Next, the East West Players, Smithsonian and Japanese-American National Museum (JANM) are teaming up for a travelling series of short plays to be held at the museum in Little Tokyo on six consecutive Saturdays, beginning mid-September. On Friday, September 13, for one night only, they will be staging all six acts by way of two scenes at a time a half hour apart. Directed by Jennifer Chang, the 45-minute show draws from a series of six short plays and excerpts from six award-winning writers: D'Lo, Ova Saopeng, Judy Soohoo, Giovanni Ortega, Vivian Keh, and Jeanne Sakata. The content varies, from very political to more personal situations exploring the dynamics of family.
Performance artists Traci Kato-Kiriyama and Johnny Kwon are the two actors for all six acts. They will be moving around the space, because each play was written as a site-specific show to be presented in a gallery at JANM. Following the opening night, the series will be held every Saturday at 1 p.m. at JANM, through the end of October. The series is highly anticipated.
These artists and events are a big part of what has made Los Angeles such a great city over the last 232 years. Moreover, there are countless more new productions and influential game-changers to salute in future columns. Check past columns for the many others I have already noted. And for those interested in witnessing the dynamic community firsthand, attend the events listed above as well. Thanks to visionaries like Rachel Kann, Rick Lupert, and Josof Sanchez, the creative community and young artists and writers have several venues and outlets in which to collaborate and hone their craft. Salute to these creative catalysts, they are ambassadors and alchemists in the geography of L.A. Letters.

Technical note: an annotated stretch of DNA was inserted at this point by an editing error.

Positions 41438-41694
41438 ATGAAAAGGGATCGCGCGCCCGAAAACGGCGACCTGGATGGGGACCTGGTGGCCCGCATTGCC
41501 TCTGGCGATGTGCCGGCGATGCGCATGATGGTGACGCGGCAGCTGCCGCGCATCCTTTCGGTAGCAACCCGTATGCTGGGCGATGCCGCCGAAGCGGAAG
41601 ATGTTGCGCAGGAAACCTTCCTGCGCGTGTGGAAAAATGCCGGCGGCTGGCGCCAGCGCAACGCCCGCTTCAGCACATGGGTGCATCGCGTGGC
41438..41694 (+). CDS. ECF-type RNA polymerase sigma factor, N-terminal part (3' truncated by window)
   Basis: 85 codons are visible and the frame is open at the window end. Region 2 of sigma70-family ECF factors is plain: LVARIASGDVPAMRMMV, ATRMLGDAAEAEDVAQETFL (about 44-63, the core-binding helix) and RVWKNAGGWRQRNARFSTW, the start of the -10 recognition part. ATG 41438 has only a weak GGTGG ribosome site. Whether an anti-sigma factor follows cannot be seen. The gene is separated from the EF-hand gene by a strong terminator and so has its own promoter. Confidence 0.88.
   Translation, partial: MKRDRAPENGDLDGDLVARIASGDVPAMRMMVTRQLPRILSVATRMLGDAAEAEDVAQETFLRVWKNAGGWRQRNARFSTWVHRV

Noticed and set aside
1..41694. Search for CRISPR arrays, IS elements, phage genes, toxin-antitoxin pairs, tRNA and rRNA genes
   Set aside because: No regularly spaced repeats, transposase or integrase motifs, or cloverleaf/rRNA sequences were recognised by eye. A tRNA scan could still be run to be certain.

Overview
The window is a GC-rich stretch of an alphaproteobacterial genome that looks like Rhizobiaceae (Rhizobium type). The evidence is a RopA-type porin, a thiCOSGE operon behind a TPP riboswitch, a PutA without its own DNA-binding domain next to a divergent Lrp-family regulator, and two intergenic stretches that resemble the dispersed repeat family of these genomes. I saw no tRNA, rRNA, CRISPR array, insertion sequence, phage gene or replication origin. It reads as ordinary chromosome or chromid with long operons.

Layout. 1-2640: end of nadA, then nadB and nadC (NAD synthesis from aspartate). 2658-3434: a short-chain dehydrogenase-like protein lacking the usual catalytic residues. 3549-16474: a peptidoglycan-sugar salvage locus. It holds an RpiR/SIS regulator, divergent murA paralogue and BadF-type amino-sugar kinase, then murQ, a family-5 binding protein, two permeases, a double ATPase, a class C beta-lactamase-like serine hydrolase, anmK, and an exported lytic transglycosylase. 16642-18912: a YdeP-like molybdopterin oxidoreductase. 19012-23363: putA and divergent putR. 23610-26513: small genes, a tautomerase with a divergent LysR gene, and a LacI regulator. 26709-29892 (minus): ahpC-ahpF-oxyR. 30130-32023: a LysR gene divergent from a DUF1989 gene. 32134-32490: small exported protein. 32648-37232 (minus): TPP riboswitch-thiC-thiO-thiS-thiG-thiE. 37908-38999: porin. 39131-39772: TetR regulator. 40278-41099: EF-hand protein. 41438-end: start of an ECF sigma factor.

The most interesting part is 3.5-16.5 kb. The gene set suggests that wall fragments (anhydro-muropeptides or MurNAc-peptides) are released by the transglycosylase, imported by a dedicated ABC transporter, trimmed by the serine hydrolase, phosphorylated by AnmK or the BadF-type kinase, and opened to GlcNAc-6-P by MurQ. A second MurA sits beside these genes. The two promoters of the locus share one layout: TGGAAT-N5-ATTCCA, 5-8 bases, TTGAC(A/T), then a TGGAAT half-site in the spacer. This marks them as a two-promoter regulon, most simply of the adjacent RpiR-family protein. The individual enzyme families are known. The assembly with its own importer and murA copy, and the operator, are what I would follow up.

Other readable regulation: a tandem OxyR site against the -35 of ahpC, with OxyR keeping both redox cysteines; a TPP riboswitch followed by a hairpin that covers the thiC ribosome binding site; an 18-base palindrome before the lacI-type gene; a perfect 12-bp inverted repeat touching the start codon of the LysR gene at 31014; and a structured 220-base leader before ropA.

Top: Poetry in Chinatown. Photo: Harold Abramowitz/Flickr/Creative Commons
Exploration of the Mojave Desert was directly driven by the desire to locate gold. These hell-bent gold seekers would bring about enduring cultural transformations and irreversible environmental legacies within California and other western states.
"At first I didn’t believe it was true," 17-year-old Zelda Saltzman said Tuesday. "I couldn’t fathom that something that has been standing for 400 years, and where I had just sung, was completely gone."
Learn how to prepare Coffee Cake with Pecan-Cinnamon Streusel from "America's Test Kitchen from Cook's Illustrated."
The logo, which includes the phrase “Fort Apache,” represented the station Sheriff Alex Villanueva formerly served and was among a host of station and unit logos worn by deputies to represent pride in their job assignments.
- 1 of 154
- next ›